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Greyhound Guarding The Wife?

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Need suggestions on training approach for a foster dog. He is in a foster home and when he first came home he was growly with humans and other greyhound. This usually occured on his dog bed so they realized he need his space when on his bed. He settled in well and has learned the rules (no-you can't have food from the counter if I turn my back for a second). Twice in the last week he has lunged at the husband. Both times the wife was on the couch with the dog on the floor. Husband came up to the wife and the dog lunged at him with a snap. Once husband was on same side of the couch as the dog and once he was on backside of the couch. The husband feeds the dogs and gives him treats and he comes to the husband for attention so he is okay one on one with the husband or if they are both in the same room and the dog comes into the room. It is only when he has walked up to the wife from another room. Also it does not happen all the time but can't pinpoint what is different about these two times. This has not occured with other people. She can have him out for a walk and people approach and the dog is all wags.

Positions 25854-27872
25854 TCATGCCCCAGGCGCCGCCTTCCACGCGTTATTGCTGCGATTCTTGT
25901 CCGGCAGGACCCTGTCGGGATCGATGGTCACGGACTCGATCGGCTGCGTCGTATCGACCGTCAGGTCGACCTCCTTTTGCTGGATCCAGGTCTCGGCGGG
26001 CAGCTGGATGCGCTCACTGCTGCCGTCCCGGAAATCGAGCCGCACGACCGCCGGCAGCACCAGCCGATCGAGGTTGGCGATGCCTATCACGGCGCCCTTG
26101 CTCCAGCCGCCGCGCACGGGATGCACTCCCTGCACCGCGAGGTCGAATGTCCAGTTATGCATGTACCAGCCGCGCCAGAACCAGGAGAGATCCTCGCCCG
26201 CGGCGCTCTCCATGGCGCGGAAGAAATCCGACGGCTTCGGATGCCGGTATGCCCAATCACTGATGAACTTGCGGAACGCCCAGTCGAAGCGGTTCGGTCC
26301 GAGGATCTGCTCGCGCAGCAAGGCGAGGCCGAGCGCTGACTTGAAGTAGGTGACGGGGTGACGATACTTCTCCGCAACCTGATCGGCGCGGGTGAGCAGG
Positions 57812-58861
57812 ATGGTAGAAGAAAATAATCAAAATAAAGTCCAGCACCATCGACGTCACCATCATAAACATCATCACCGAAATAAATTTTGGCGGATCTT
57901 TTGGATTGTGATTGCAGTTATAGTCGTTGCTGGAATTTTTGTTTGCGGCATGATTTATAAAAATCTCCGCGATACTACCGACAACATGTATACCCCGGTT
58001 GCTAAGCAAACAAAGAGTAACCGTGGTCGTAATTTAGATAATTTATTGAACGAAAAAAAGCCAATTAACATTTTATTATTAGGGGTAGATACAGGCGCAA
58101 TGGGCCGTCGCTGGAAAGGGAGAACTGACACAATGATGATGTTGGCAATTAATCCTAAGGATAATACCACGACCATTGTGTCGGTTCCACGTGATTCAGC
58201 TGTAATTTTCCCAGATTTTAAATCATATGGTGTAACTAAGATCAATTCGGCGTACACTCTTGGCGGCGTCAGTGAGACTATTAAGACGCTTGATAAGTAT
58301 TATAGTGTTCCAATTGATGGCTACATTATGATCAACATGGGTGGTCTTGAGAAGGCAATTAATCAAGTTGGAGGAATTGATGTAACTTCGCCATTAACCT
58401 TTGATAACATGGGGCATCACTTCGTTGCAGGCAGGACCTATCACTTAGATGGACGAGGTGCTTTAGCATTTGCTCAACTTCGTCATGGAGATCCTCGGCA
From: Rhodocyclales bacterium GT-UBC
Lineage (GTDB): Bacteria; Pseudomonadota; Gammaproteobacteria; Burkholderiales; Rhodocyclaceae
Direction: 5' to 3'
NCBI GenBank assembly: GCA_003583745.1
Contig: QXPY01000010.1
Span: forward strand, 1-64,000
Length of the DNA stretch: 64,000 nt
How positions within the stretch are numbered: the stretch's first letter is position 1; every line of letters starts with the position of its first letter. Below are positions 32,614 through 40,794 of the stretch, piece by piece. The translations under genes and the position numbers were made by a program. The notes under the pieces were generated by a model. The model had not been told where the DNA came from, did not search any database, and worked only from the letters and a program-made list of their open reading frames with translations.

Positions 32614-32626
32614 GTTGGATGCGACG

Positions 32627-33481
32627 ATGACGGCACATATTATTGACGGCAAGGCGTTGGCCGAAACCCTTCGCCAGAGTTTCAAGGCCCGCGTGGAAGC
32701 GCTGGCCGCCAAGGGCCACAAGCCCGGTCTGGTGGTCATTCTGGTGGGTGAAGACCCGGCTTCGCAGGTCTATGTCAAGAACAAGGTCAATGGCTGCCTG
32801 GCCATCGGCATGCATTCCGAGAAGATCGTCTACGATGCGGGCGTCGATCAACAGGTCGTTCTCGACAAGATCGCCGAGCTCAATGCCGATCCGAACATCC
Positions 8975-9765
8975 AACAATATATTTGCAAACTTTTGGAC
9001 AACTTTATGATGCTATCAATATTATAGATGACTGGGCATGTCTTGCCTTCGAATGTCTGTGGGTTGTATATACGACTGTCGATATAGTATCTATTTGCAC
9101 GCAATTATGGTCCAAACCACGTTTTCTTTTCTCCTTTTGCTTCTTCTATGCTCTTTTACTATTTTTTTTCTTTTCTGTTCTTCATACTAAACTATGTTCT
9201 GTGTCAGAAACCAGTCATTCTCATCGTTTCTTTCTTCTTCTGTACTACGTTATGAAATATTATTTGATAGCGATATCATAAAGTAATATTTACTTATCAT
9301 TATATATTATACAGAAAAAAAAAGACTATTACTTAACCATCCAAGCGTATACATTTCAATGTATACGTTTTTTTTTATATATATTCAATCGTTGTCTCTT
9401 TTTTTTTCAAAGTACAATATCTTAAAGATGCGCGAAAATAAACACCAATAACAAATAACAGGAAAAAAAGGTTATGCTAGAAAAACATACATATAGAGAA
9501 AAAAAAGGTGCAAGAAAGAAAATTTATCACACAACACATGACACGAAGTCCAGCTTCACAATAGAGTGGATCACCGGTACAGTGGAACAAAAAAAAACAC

I suggested they use high value treats and have the husband toss him a treat followed by the wife tossing him one as the husband approaches the wife. Do this several times as he approaches so the dog associates good things with the two of them together.


Other suggestions?